Complexity of transitioning designs can prevent adoption of USB-C, but the proliferation of single-use AC adapters contributes to e-waste.
When USB-C was introduced in 2014, it was heralded as the solution everyone needed to the quantum USB problem—every time you plug in a USB device, the plug is the wrong side up, but somehow still wrong even after rotating it. USB-C was also designed to be sufficiently flexible to deliver power to devices—the (now-discontinued) 12-inch MacBook attempted to address all the power and connectivity needs of users with a single USB-C port.
Despite the best of intentions, USB-C adoption is still tragically uneven five years later. Data support for USB-C is messy, with eight different types of cables standardized. Proper support for power via USB-C eluded the Raspberry Pi Foundation, with initial batches of the Raspberry Pi 4 incompatible with USB-C cables designed with power capabilities in mind.
"A smart charger with an e-marked cable will incorrectly identify the Raspberry Pi 4 as an audio adapter accessory, and refuse to provide power,", co-creator of Raspberry Pi.
SEE: 16 top laptops for business users in 2019 (free PDF) (TechRepublic)
Similarly, the early days of USB-C were tarnished with non-standard cables, leading enthusiasts and professionals to seek out the advice of Benson Leung, a Google engineer who quickly became the standard-bearer for USB-C following a series of reviews on Amazon identifying potentially dangerous non-standard cables.
"That problem, the USB compatibility problem, is not just a Type-C issue; it's been around since day one. There have always been cheap, rogue cables not up to spec," said Mark Fu, senior marketing director at Cypress Semiconductor. "There's always been devices that never passed certification, or even cases where most devices have a USB logo, but they don't interoperate, and therefore, in a debug session it'll kind of get in a shouting match. 'I'm compliant.' 'So am I.' 'I have a logo.' 'So do I.' How come they don't work?"
USB-C, when implemented to standard in a device and manufacturer-agnostic way, should be the leading standard for the electronics industry. Under optimal circumstances, USB-C should be capable of powering nearly anything, reducing the production of single-use adapters in existence.
A universal power connector should add convenience, reduce waste
"I have an Amazon Echo. I moved it from my living room to my bedroom. For some reason, in that 20 feet of walking, I lost my power adapter," Fu said. After finding a replacement adapter on Amazon, the length of the disclaimer was alarming. "'This power adapter is for Echo and second-generation Fire TV; is not for any other Amazon speaker; is not for the first generation Fire TV.' These are products from the same manufacturer, and of the same category of devices, consume almost the same or similar amount of power. Why wouldn't you use just one power adapter?'" Fu asked.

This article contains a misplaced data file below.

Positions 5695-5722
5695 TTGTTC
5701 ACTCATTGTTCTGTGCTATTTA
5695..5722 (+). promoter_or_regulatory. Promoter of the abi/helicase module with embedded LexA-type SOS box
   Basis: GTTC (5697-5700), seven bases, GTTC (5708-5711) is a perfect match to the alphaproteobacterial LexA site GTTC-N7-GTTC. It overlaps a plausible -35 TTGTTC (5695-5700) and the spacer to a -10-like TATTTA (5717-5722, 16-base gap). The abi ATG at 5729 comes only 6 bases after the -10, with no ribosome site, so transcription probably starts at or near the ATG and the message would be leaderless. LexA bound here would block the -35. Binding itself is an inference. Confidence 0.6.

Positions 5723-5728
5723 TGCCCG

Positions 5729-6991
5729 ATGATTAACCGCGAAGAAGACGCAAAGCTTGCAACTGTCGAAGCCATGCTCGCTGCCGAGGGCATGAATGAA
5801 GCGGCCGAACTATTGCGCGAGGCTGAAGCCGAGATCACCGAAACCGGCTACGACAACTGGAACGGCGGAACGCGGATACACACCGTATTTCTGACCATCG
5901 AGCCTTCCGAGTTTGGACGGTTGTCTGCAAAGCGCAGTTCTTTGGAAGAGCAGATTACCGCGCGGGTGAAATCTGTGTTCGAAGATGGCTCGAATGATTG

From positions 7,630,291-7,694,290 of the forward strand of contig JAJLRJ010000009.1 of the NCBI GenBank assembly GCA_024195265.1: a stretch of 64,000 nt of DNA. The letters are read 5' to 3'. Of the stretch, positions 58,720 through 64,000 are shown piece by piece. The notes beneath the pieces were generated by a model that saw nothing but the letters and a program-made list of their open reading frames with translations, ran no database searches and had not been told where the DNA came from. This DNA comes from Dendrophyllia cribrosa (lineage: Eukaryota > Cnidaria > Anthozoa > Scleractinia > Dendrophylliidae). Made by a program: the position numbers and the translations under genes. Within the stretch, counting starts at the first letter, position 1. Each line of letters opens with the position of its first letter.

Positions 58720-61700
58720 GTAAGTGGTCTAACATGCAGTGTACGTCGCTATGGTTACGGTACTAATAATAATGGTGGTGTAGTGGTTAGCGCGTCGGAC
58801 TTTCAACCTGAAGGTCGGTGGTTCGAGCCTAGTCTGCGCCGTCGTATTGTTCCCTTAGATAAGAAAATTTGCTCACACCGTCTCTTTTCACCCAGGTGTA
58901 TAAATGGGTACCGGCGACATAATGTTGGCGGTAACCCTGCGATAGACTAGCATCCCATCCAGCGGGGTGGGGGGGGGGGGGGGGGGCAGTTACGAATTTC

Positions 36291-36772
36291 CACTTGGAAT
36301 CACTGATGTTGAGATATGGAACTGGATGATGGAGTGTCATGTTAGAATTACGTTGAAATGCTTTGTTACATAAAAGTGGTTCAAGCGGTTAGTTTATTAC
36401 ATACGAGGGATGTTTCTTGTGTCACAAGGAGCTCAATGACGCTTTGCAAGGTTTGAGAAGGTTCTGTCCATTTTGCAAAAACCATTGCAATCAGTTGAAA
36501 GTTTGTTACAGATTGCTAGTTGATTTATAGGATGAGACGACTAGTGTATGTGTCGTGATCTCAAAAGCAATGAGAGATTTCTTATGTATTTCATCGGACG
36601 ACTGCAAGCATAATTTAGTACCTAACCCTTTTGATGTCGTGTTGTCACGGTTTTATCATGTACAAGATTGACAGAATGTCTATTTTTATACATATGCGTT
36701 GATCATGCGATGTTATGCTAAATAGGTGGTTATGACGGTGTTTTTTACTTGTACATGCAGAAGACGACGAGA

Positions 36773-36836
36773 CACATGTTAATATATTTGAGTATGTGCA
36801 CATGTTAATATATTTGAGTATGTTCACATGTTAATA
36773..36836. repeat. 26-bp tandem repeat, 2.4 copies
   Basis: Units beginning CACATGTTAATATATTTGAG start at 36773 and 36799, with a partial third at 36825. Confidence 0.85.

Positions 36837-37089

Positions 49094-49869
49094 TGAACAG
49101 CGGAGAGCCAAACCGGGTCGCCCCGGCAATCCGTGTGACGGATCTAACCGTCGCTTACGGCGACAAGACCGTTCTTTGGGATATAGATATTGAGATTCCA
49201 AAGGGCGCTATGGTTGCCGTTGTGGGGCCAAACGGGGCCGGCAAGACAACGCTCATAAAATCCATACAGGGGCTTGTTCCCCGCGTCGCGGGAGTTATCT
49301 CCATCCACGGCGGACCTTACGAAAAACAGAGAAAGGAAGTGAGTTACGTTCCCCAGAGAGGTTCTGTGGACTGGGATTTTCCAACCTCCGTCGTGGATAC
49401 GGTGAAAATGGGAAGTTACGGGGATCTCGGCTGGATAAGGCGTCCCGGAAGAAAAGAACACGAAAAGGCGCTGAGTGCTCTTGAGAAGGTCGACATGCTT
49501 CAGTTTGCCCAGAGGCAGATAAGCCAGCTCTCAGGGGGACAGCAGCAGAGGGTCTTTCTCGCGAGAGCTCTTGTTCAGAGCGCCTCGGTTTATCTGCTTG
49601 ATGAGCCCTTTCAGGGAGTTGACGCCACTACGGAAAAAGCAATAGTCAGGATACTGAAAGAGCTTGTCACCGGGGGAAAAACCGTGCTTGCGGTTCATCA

These similar, though mutually incompatible power adapters, presents an e-waste issue. The typical lifespan of these smart home devices is between 2 and 4 years, though, with single-use adapters, the e-waste generated by these can add up quickly.
Road warriors acutely understand the difficulties that power adapters present. When traveling for business, there's a stack of electronics that make the journey with you—a notebook PC and smartphone at a minimum, with other accessories such as wireless headphones, cameras, electric razors, or others, depending on your needs. Charging these devices adds a second device to your bag, and the bulk adds up quickly.
Difficulties device manufacturers face in adding USB-C
In theory, USB-C should be an obvious choice for most electronics. USB Type-C can deliver 100W, 20V at 5 amps, which covers a wide variety of electronics. However, implementing power delivery on USB-C is not as straightforward as using dumb barrel-and-pin connections. "To enable power delivery on a Type-C port requires money. You have to put on extra silicon because it elevates power, power protection, device is higher powered, [you need a] low-side switch, MOSFET to turn on and off the power, extra components to regulate that power, the speed of turning on and turning off the power," Fu said. "So it's a bill of materials/cost trade-off."
For budget-constrained hardware hackers building their own electronics, the added complexity does not need to put USB-C out of reach for homebrew designs. Cypress' EZ-PD (Power Delivery) kit is aimed at designers looking to transition their designs, providing a USB Type-C connector that provides power to a terminal block, to which a pin-and-barrel connector can be connected.
For more. check out "You can deploy Wi-Fi 6 now, but benefits of 5G could be years away for your organization" and "Intel officially unveils Chaco Canyon, first fanless NUC in five years" on TechRepublic.
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